Legal and General Investment Management (LGIM) has published its revised UK Principles of Executive Pay has been saved
Legal and General Investment Management (LGIM) has published its revised UK Principles of Executive Pay
Legal and General Investment Management (LGIM) has published its revised UK Principles of Executive Pay (September 2021). The full principles can be read here.
Key changes are as follows:
Real Living Wage and fair pay
LGIM expect the remuneration committee to “challenge management if the company is paying less than the real living wage as set out by the Living Wage Foundation or if the company is not offering all employees the chance to work a minimum of 15 hours per week. This represents the absolute minimum a company should be doing to reduce income inequality and poverty within its workforce.”
Environmental, Social and Governance (ESG) metrics
LGIM has revised its guidance on the use of ESG metrics, removing the previous statement that “ESG performance targets lend themselves to act as a modifier to financial outcomes rather than to provide additional reward”.
The revised guidance states that:
- Where ESG metrics are included as part of the long-term incentive, we would not expect this to be weighted more than one-third of the total award.
- For those companies in high-risk sectors, where the health and safety of employees is key, we would expect a health and safety modifier to be introduced to the annual bonus and/or long-term incentive.
- LGIM expects to see awards reduced by at least 20% or more if there have been fatalities.
- ESG metrics should be meaningful, measurable, aligned to the company’s strategy and subject to third-party verification.
Pay principles and wider stakeholder context
The guidance has been amended to include reference to wider stakeholder experience when considering remuneration:
- Remuneration should be: “fair in terms of what the company has achieved; balanced in terms of total pay to the executive when compared with employees, shareholders and the wider stakeholder experience; and understandable for the recipient, the board and its stakeholders.”
- The Remuneration Committee chair statement should explain why the total single figure is appropriate in the context of the “the delivery of key performance indicators (KPIs), employee pay, shareholder value created and the wider stakeholder experience over the relevant period”.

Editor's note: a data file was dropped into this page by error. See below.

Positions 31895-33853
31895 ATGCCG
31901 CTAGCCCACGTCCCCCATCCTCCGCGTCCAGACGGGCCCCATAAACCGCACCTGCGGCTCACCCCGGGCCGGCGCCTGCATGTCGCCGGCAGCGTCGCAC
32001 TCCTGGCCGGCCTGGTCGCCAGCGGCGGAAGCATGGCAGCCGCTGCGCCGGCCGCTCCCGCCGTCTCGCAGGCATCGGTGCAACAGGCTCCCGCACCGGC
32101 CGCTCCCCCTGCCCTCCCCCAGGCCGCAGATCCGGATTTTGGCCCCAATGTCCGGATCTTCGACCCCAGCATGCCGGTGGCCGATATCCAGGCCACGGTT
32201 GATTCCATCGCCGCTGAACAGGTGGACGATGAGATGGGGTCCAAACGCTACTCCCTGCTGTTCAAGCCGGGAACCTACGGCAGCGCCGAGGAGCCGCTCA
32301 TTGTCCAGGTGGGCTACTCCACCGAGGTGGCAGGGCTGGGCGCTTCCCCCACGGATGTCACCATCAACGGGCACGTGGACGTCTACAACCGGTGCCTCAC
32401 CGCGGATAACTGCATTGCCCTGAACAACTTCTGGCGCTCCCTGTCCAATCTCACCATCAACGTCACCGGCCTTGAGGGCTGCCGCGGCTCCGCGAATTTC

- As a minimum, a shareholding guideline should be equivalent to the value of share awards earned under an LTIP or equivalent to three years of restricted share awards.
LGIM have removed the ‘aspirational’ shareholding guidelines (which were provided for FTSE 1-30, 31-50 and 51-100 companies ranging between 4x – 5x salary).
Post-employment shareholding guidelines
The guidance continues to state that post-exit shareholding guidelines should reflect a significant proportion of the prevailing minimum shareholding requirement (no less than 80% of the in-post requirement). It has been updated to clarify that:
- “Where a company has set an in-post shareholding guideline that is substantially greater than LGIM’s minimum expectations (equivalent to their annual LTIP award or three times the restricted share award plan), then we will support a proportionally lower post-exit shareholding requirement providing it remains at least 80% of the minimum shareholding expectation.”
Restricted share plans
- LGIM expects companies to reduce annual restricted share awards in years when the share price has fallen in value by more than 20%. This is now consistent with the guidance for other long-term incentive awards.
Annual bonus plans - opportunity
Amendment of wording from “LGIM will not support any increases to the annual bonus” to “LGIM will not generally support increases to the annual bonus.”